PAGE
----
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InsightJim A. Roth

Roth: Overshooting our planet Earth

By June 13th, 2022No Comments

By Jim Roth, Director and Chair of the Firm’s Clean Energy Practice Group. This column was originally published in The Journal Record on August 7, 2017.

Jim Roth is a Director and Chair of the firm’s Clean Energy Practice.

Overshooting our planet Earth

As of Aug. 2, we earthlings consumed more natural resources than Earth can renew throughout the entire calendar year. Eight months and a day into 2017 and we have tipped past the point of sustaining ourselves as a species. This day each year has become known as Earth Overshoot Day and it has been occurring five days sooner each year.

According to the Global Footprint Network, an international research organization, “we use more ecological resources and services than nature can regenerate through overfishing, overharvesting forests, and emitting more carbon dioxide into the atmosphere than forests can sequester.”

And while sounding the alarm, GFN also offers some practical, real-world (pun intended) global ideas for improving our planet’s sustainability, in four main categories: food, cities, population and energy.

All human beings require food to survive and sadly too many are faced with too little, and even here in Oklahoma food scarcity is a serious threat to many people. While it is estimated that food demand makes up 26 percent of the global ecological footprint, two major issues help understand what drives this challenge.

First, food production is rife with inefficiencies and animal calories are significantly more resource-intensive to produce than plant calories, and so countries like China are actively working to reduce meat consumption by 50 percent per person by 2030.

Food waste is also a causative issue, with almost 33 percent of all food produced worldwide being wasted or lost. Here in the United States, an estimated 40 percent of all food goes to waste and there are efforts underway via UN Sustainable Development Goal 12 to halve the per capita global food waste at both the consumer and retail levels by 2030. These objectives would move the Overshoot Day back 11 days if successful.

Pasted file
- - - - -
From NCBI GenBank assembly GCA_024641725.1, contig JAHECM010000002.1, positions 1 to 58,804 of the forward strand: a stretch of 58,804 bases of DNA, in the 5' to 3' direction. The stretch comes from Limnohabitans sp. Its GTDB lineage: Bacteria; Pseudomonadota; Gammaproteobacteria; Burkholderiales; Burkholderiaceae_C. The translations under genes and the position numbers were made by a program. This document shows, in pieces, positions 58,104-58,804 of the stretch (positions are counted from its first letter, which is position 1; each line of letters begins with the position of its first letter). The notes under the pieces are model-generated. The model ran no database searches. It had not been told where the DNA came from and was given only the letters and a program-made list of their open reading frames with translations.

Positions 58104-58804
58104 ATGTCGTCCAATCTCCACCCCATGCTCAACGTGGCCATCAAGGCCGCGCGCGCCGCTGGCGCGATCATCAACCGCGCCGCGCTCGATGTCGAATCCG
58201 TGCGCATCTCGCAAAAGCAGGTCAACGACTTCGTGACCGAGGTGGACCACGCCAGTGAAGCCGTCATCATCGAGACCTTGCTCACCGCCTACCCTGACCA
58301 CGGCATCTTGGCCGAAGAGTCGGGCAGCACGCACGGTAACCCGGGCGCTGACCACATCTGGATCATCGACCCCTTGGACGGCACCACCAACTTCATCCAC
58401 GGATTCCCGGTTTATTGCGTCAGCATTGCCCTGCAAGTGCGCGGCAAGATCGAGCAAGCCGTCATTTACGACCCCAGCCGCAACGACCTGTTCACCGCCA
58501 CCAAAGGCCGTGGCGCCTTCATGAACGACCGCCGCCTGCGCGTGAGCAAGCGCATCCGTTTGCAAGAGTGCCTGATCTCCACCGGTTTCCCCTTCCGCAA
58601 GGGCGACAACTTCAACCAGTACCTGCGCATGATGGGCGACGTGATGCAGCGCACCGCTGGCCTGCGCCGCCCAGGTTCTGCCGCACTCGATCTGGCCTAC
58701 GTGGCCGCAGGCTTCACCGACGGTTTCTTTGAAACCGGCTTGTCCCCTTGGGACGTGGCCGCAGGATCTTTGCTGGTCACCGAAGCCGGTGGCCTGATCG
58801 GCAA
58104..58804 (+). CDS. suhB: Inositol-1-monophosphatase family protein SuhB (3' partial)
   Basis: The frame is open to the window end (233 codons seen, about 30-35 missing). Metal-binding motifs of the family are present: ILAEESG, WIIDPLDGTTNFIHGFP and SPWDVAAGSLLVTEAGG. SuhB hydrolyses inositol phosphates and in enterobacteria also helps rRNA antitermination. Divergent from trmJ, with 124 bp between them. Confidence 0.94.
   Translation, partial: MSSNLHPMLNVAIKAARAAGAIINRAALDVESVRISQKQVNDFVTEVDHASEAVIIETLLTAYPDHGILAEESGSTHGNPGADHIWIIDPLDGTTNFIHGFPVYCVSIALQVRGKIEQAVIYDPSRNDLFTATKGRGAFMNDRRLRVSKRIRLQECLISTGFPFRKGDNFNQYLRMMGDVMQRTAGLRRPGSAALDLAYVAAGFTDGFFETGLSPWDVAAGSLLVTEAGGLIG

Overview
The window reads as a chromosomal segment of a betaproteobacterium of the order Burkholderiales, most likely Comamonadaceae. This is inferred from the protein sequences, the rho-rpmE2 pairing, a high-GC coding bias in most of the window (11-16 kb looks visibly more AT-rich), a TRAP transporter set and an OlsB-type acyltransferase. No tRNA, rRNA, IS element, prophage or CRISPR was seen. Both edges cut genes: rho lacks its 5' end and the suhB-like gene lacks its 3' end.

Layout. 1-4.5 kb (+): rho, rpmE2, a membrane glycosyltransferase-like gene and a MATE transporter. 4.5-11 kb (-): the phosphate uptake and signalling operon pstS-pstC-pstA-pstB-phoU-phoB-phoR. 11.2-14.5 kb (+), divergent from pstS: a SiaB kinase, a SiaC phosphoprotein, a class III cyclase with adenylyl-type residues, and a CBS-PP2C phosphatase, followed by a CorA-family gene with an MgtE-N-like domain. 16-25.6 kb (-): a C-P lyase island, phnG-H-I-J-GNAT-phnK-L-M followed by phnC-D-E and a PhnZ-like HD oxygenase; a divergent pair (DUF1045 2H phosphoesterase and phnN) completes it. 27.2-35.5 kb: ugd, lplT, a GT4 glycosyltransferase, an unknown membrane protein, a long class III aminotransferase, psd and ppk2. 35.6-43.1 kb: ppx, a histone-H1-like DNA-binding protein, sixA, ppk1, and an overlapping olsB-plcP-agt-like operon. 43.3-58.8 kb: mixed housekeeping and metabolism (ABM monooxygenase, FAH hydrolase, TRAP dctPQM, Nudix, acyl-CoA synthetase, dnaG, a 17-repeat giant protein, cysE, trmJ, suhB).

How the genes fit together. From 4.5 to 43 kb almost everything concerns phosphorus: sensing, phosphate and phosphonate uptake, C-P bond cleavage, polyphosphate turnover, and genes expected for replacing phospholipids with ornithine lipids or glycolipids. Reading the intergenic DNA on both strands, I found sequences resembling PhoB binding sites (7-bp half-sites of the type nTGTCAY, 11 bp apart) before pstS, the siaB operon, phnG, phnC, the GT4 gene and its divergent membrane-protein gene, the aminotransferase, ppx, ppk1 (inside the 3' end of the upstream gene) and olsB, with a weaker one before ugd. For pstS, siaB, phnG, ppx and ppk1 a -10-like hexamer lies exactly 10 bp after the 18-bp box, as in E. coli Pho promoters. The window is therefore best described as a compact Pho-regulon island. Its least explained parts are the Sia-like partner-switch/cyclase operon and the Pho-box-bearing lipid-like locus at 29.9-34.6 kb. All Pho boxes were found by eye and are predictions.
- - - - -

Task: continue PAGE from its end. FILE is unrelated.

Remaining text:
Energy is certainly something we Oklahomans know a good deal about and we do so because we are that rare donor as a state, meaning we produce more forms of energy than we consume. But our individual footprints are still an area of concern when you consider the broader effect. And even though the current American president has indicated his intention to remove the federal U.S. government from the 2015 Paris Accord on Climate, 99 percent of the rest of the world remains committed.

As it relates to energy, this nearly unanimous consensus centers around decarbonizing the world economy, which is not welcome news if you are in the energy production business and your product contains large amounts of carbon. But if you are in, or moving toward, low- and no-carbon energies, your horizon is looking brighter based upon the UN Sustainable Development Goal 7 for Affordable and Clean Energy and its stated promise. Goal 7 calls for increasing the share of renewable energy in the world’s energy mix by 2030, reduces the carbon component of humanity’s footprint by 50 percent and would move back the Overshoot Day by 89 days, almost three months. This goal alone, as detailed in the Paris Accord on Climate, would make the Earth three months more sustainable in just the next 13 years.

It’s perhaps because of this enormous potential that last month 19 nations of the world’s largest economies recommitted themselves, in a joint statement of the G20, to the accord and the goals within it. For there is always one thing we earthlings share in common and that’s the reality this third planet from the sun is the only place in the universe known to harbor life.

Moreover, if you are curious about your own ecological footprint, that specific date in which you and your habits shot past the Earth’s renew point, you can download your own footprint calculator at

Jim Roth, a former Oklahoma corporation commissioner, is an attorney with Phillips Murrah P.C. in Oklahoma City, where his practice focuses on clean, green energy for Oklahoma.